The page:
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Countries Step Up To Fill Empty Olympic Venues With Fanfare


You've heard a lot about the empty stands at the vast Olympic venues in Tokyo, where the best athletes in the world are jumping, swimming and running for the gold. In the last days of the games, country delegations were trying to make up for the lack of fans by cheering louder and packing at least a small part of the stands with Olympic and team officials. NPR's Leila Fadel reports from Tokyo.

LEILA FADEL, BYLINE: It was the final set point in the U.S. women's beach volleyball gold medal match. April Ross and Alix Klineman, affectionately known as The A-Team, were on the streak of their lives. They'd only lost one set of any match in the tournament. The Australian team served right into the net and the American duo was golden.


FADEL: They embraced. Klineman repeated, oh, my God, into Ross's ear. And then they turned to the one small section of the large outdoor Tokyo Stadium that was partially filled with people that were not journalists. They raised their arms. That moment aired on NBC for Americans to watch from home, unable to be in the stands. Neither were any other non-Olympic related - fans. And team delegates went crazy trying to fill the near-empty stadium with the sound of victory, like the crowds Ross and Klineman had played in front of in years past.


FADEL: April Ross.


APRIL ROSS: It felt more personal, but it still felt - we still felt the gravity of the situation in the match and how big it was.

FADEL: That's Ross speaking with Klineman by her side afterwards. She says, with each match they won, the gaggle of people watching got bigger, all of them Olympic volunteers, Olympic officials or people with country delegations.


ROSS: More people showed up and more people started cheering. And the people in the stands for us was our whole crew and our strength. And our strength and conditioning coach, especially, is super loud. And we hear him every single match. And we keep telling him to keep cheering, keep cheering. And it means a lot to us.

FADEL: At this game, about 20 or Aussies and 20 or so Americans tried to out-chant each other.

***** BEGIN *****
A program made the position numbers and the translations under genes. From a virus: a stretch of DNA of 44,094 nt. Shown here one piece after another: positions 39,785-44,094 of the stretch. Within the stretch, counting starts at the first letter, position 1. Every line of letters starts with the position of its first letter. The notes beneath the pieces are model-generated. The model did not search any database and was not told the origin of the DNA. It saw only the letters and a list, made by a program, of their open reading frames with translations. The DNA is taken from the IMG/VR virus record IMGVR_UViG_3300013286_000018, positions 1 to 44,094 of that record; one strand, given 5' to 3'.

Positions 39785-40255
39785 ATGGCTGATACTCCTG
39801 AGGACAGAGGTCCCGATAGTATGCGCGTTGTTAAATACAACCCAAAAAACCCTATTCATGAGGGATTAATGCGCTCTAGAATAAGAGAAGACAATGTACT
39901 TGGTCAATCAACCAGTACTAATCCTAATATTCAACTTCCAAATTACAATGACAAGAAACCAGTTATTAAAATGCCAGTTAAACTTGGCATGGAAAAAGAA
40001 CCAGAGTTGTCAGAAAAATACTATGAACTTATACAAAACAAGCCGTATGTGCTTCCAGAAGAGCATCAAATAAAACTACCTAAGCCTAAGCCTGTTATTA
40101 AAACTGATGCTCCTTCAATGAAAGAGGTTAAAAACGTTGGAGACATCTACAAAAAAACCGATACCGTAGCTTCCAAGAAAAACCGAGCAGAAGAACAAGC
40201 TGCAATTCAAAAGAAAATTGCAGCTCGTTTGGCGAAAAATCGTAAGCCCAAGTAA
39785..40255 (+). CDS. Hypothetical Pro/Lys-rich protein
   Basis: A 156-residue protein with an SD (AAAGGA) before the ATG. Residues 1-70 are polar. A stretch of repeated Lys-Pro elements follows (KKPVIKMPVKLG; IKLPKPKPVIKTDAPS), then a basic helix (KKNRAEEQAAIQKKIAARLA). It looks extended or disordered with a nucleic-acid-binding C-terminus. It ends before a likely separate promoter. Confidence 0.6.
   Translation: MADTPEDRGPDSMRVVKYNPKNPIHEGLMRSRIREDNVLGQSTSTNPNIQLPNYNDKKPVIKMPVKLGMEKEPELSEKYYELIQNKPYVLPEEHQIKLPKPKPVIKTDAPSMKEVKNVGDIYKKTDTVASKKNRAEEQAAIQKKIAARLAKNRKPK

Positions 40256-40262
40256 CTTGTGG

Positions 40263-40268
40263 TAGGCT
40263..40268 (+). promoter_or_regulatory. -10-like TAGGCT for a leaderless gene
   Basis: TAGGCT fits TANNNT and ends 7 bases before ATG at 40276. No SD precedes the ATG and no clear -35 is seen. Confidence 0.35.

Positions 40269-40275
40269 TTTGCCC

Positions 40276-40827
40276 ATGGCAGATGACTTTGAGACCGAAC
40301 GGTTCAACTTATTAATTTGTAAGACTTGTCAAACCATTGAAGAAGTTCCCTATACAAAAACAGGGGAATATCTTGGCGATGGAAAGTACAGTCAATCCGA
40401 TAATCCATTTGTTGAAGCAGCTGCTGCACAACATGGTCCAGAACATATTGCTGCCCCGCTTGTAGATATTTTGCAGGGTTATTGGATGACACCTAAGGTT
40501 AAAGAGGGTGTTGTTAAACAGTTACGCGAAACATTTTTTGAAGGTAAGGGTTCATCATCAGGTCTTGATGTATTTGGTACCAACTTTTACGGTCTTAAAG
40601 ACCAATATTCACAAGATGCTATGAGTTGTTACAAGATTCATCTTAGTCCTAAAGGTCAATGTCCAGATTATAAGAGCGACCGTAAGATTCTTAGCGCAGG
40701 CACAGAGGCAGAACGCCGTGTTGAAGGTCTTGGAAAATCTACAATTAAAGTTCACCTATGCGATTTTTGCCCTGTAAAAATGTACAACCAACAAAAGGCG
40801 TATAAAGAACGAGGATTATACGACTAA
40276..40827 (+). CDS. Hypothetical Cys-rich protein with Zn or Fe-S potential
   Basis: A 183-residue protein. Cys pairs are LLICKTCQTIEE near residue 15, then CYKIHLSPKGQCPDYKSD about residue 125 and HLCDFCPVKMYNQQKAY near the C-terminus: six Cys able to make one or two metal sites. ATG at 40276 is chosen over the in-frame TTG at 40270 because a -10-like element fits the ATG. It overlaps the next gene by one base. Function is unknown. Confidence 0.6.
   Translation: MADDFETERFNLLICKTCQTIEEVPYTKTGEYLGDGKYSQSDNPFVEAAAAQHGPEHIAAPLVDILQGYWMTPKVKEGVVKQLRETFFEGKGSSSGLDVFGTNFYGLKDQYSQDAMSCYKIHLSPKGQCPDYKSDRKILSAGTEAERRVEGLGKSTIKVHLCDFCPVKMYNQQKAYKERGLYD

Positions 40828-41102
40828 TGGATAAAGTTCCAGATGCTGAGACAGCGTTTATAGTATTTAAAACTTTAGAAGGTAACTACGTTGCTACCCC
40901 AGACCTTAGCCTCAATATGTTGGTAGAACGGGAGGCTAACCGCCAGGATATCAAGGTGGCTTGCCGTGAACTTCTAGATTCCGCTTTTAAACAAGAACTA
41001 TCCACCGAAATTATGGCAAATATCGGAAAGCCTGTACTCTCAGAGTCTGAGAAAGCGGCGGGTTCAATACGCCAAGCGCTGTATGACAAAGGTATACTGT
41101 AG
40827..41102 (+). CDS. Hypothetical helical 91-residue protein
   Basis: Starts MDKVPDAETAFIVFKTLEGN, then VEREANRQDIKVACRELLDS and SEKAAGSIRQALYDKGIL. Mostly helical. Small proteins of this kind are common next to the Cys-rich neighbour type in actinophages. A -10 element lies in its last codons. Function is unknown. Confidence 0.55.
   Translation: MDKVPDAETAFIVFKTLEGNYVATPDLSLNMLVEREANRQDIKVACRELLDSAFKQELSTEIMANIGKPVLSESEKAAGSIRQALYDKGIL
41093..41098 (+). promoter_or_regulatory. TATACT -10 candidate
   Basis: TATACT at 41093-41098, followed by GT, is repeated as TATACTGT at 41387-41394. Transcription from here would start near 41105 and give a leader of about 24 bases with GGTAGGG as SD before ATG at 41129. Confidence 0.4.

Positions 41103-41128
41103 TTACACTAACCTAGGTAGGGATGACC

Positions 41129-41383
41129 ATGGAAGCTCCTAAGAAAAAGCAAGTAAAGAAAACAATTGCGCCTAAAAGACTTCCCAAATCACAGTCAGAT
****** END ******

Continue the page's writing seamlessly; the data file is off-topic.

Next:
ROSS: The Aussie crew was big today. It's probably the biggest of any team we've played so far, and they have their own chants. And it meant a lot to me, Like, to hear the, you know, our delegation start chanting USA against their Aussie cheer.

FADEL: The strength and conditioning coach Ross talked about was Christian Hartford. His voice echoed through the stadium.


FADEL: Yes, that was my goal.

FADEL: But it's also just how Hartford is, cheering on the team he'd worked to prepare for this moment. As Kline and Ross spiked, set and dug their way to victory over Australia, Hartford got louder, stood taller.


CHRISTIAN HARTFORD: I think it's magnified when there's no fans because obviously you want to give them the energy and make them feel like, you know, the USA is behind them, supporting them. And so, yeah, that was kind of my thing was I just want to be as loud as humanly possible with a flag and a weird looking bucket hat and just scream.

FADEL: One U.S. skateboarder played music in his earbuds to replace the crowd noise he usually feeds off of. And even some journalists joined in cheers at other venues for athletes who turned to them after record-breaking moments. And all those rules about no chanting, no singing because of the pandemic? Well, at history-making moments, they fell to the wayside. And team delegations tried to make up for thousands of fans that normally would have been here cheering if it were safe. Leila Fadel, NPR News, Tokyo. Transcript provided by NPR, Copyright NPR.

Leila Fadel is a national correspondent for NPR based in Los Angeles, covering issues of culture, diversity, and race.